In 1942 Fressingfield was a Class C Defended Place (i.e. a village with an Emergency Committee in place and military representative and its own Defence scheme) , the village Home Guard belonging to 4th Battalion Suffolk Home Guard.
The Parish Minutes note fund raising for Jewish refugees in 1938. In August 1938 it was noted that ARP precautions were to be made and First Aid classes made available by the Rural District Council. Members of the Royal British Legion volunteered for service.
In April 1940, salvage was considered. It was decided to make salvage voluntary. In June people were asked to have waste paper and cardboard ready for collection and Mr J Rumsby agreed to have a dump for scrap iron near his farm buildings in Cratfield Road.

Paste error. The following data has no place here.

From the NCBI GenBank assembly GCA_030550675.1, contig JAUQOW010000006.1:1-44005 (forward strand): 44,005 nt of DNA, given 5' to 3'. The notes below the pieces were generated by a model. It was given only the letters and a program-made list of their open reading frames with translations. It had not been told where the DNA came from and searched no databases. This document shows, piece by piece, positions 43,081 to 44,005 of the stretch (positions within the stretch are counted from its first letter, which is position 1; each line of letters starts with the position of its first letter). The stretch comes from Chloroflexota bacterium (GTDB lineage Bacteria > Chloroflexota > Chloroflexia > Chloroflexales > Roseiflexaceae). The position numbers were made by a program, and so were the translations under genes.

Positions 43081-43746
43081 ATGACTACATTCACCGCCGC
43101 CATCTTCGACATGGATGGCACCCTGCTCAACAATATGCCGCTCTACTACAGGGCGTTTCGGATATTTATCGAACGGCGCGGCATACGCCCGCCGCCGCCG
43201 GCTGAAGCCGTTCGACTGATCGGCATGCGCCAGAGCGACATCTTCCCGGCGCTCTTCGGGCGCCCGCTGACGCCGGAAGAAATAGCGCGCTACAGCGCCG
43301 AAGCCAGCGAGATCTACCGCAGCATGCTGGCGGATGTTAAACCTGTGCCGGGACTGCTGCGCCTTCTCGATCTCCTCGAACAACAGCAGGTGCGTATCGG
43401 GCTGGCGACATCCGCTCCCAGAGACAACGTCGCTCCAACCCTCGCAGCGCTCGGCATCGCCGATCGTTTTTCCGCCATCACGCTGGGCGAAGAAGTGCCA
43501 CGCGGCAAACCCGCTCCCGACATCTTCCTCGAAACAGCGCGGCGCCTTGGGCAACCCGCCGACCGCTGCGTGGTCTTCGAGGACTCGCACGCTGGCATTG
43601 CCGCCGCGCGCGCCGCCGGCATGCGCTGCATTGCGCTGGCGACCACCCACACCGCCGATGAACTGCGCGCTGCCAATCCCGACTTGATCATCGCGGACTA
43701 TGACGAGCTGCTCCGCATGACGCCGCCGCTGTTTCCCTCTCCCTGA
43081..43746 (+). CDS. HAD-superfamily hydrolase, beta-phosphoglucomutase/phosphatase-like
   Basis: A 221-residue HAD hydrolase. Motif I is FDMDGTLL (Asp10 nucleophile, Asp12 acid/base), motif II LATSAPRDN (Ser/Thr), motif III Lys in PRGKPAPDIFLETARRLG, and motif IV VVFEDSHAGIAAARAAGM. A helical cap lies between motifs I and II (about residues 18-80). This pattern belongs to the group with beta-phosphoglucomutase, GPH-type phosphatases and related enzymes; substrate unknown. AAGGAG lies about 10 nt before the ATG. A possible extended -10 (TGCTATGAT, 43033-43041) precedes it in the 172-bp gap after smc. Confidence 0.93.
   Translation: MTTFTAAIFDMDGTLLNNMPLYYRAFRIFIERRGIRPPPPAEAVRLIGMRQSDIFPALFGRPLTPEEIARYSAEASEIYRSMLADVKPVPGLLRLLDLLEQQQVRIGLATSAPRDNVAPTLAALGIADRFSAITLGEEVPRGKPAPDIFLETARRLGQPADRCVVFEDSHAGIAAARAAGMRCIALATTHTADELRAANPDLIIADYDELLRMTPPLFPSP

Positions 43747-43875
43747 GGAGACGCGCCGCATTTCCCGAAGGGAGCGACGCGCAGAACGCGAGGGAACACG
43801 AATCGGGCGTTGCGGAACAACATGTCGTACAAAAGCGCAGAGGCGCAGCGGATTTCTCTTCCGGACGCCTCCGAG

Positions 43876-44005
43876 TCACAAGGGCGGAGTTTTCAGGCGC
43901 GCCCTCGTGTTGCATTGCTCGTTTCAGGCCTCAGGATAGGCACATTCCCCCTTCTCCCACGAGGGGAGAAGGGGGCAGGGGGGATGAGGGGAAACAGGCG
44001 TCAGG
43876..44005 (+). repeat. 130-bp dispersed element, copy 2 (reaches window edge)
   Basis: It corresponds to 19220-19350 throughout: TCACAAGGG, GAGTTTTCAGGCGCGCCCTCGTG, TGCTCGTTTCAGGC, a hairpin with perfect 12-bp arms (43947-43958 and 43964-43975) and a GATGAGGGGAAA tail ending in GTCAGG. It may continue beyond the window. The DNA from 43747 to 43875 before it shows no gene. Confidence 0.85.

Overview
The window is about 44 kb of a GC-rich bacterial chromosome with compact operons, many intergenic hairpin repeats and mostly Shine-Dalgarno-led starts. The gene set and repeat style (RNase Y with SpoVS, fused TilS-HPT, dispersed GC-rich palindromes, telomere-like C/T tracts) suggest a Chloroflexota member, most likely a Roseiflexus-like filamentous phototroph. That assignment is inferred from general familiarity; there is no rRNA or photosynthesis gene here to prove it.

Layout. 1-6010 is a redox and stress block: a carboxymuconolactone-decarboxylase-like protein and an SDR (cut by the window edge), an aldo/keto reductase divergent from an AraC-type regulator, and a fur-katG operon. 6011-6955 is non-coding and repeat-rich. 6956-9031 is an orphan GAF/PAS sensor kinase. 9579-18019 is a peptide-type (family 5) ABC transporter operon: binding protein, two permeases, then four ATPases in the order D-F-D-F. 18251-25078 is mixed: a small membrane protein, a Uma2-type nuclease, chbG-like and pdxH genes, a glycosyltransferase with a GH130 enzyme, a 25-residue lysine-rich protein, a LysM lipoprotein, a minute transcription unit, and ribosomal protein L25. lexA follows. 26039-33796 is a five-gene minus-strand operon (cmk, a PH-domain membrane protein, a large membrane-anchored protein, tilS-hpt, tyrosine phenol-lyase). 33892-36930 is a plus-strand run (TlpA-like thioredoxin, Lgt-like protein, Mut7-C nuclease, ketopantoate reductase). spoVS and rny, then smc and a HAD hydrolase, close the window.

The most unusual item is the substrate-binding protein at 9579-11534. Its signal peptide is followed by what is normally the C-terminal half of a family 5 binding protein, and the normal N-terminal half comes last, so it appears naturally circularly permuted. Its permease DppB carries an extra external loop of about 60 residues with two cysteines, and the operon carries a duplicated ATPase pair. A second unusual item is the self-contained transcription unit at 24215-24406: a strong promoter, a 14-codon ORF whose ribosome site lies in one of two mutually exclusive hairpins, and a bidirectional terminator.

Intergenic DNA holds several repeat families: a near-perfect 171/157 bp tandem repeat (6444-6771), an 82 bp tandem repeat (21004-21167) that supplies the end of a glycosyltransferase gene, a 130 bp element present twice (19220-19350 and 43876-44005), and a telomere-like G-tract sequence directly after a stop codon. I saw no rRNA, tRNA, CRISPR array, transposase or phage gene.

The Emergency Committee was formed in June 1941 with 12 members. On a meeting on June 8th it was decided that Goodwin Hall would become a rest centre. This could accommodate up to 80 people and the WVS representative in charge was Mrs Mann, Laxfield Road. In September the provision of emergency rations was considered and a request for helpers for food distribution was made. The water in the village soft water well was certified safe for domestic consumption.
Fire Watchers were considered again for crops in July 1941 (they had been previously considered by the Parish Council in March 1941 but stood over). It was noted 45 stirrup pumps had been delivered. A public meeting was held and volunteers came forward. A committee was appointed with the volunteers acting as section leaders. The men were to be on duty once every tenth night from Aug 5th in order to protect crops from fire in the period immediately preceding the harvest.
The last reference in the Parish Minutes relates to a decision to appoint Fire Guards and to install fire hydrants at several points.
Looking Back At Fressingfield, copy held at SRO, Lowestoft
Rest centers, SRO